Developing Virtual Training Programs: Part Two

developing virtual training

Developing virtual training programs isn’t easy.

In Part One of our series, we covered the history and the basic characteristics of virtual personal training. We will now break down the onboarding, design and delivery, and offboarding of three types of virtual training programs.

Developing Virtual Training Programs: One-on-One

Virtual one-on-one training programs are when a client invests in a program that is individualized and includes regular communication with their certified personal trainer. Pricing should be set for a time-bound scenario — i.e. monthly, quarterly or semesterly — and be based on the total investment of energy and time from the trainer while keeping in mind the economic ability of your clients. Consider having a student rate, member rate and non-member rate.

Onboarding

Typically, the program will begin with a video call consultation. This consultation may include a discussion around the client’s exercise and health history, and the primary purpose of the client engaging in services. It’s important for the trainer to establish rapport with the client during this time. Client onboarding will continue with an overview of how the program will be delivered, any technology/platform training, client intake paperwork, and establishing and agreeing upon communication channels and guidelines. If appropriate, the trainer will assess the client on mobility and stability via movement screens observed through video. The trainer may also assign various other assessments for the client to complete and report back on.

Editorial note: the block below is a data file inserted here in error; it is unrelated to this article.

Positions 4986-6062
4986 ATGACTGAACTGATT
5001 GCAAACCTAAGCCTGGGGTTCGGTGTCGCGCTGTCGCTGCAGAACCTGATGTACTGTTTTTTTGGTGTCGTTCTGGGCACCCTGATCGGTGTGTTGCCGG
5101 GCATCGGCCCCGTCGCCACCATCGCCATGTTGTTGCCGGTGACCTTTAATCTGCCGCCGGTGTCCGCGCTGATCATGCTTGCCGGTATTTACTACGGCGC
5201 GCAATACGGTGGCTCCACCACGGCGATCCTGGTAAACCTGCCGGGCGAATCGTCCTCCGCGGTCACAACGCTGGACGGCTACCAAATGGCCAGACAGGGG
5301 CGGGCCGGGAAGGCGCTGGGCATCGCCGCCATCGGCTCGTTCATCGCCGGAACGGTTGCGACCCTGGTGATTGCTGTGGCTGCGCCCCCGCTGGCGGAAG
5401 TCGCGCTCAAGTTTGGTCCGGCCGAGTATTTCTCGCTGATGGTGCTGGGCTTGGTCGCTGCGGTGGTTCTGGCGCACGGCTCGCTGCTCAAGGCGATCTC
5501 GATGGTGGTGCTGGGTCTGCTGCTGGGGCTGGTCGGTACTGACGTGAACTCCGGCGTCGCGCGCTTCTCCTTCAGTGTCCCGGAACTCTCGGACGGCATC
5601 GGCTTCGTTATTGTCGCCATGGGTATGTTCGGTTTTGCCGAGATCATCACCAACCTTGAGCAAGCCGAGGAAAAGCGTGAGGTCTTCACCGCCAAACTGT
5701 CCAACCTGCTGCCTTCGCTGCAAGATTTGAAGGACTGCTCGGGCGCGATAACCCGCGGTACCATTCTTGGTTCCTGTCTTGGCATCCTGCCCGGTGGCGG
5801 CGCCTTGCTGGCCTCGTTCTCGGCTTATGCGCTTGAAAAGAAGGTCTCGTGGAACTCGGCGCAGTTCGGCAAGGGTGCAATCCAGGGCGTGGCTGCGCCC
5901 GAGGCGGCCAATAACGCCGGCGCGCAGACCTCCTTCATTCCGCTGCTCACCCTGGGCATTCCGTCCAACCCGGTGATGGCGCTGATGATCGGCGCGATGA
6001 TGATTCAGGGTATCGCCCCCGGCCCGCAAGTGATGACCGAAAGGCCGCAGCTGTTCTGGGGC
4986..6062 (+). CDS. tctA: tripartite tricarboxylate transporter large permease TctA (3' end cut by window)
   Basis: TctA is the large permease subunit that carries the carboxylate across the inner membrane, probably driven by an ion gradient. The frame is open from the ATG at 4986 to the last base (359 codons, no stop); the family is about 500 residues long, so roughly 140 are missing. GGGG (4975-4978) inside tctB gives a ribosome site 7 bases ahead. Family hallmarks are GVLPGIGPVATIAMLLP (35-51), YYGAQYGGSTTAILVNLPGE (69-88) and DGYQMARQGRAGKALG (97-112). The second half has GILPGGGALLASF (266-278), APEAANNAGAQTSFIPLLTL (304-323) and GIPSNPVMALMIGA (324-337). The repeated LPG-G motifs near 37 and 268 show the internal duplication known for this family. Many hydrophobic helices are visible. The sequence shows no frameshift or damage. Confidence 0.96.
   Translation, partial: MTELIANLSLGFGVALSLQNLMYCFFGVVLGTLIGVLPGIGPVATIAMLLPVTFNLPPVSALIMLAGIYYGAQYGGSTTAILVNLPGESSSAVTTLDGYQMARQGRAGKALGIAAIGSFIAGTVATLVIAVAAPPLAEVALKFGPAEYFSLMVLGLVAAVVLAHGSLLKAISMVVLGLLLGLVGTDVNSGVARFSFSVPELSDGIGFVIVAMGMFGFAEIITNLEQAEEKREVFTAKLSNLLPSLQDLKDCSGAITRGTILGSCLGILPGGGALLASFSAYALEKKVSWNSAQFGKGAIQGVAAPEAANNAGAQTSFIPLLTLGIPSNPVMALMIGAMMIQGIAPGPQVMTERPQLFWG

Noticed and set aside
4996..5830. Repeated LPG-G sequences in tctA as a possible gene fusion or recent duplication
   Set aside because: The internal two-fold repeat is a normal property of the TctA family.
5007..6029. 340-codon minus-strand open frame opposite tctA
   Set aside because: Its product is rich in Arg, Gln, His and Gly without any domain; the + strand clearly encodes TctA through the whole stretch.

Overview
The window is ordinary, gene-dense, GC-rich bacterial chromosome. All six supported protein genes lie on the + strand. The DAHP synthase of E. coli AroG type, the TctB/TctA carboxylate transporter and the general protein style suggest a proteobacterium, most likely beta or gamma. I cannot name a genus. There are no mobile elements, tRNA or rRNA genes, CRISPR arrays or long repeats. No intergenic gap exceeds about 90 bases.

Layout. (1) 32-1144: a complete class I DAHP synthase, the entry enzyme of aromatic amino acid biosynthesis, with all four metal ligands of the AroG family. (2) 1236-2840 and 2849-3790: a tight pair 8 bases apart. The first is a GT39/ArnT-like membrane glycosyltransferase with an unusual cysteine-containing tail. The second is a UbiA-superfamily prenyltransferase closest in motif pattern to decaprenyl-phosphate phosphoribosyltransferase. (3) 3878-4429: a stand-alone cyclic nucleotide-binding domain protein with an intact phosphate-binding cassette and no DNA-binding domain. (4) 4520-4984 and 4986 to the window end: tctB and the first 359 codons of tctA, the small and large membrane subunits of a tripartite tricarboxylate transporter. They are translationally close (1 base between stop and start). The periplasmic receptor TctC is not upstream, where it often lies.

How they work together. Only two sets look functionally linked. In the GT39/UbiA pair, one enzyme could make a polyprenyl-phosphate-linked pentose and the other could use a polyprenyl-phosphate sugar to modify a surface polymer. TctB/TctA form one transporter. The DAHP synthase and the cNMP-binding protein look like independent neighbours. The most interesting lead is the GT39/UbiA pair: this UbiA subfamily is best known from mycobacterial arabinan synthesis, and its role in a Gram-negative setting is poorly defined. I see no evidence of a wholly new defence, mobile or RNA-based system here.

Program Design and Delivery

On a weekly or bi-weekly basis, the trainer will design and deliver a program to the client. The program should be written so the client knows what to complete each day. The exercises should include written instructions and, ideally, video instructions pulled from an exercise library. The client should mark when the workout was completed and any comments or questions from that day. Regular written two-way communication and feedback should occur between the client and trainer via the established communication channel — i.e. text, Slack, Microsoft Teams, in-app messaging or email. Synchronous video communication should be included weekly, bi-weekly or as needed to discuss how the program is progressing, celebrating successes and discussing the next steps.

Developing Virtual Training Programs: Workouts

Virtual workout programs are turnkey programs that are developed by your certified personal trainers with a specific targeted goal — i.e. mobility, bodyweight, hypertrophy, strength, endurance, etc. — in mind and can be implemented across multiple clients. There is minimal to no two-way communication between the trainer and client. Simply put, this is ideal for individuals who can be accountable for themselves and just want an exercise program written by someone else: “Just tell me what to do and I’ll take it from here.” Pricing should be set so it’s the lowest cost compared to the other two options we are discussing in this article. Less investment from the trainer and less individualization for the client should yield a lower price point. Consider offering this program at a 30-day interval.

Onboarding

Onboarding should be completed quickly and, ideally, initiated automatically. Once the client registers for the program, they should complete any required paperwork such as a waiver — if not already done — and complete a tutorial of the platform the program is delivered on.

Program Design and Delivery

The program is developed in advance by the trainer and can be implemented at any time. The day the client initiates the program begins the first of the 30 days. The client should know what day to complete the exercises and in what order. The client should have access to the exercises with both written and video instructions. In this delivery method, the client will not be communicating with the trainer. The trainer should, however, include scheduled text, audio or video messages that encourage program adherence to the clients.

Developing Virtual Training Programs: Accountability Groups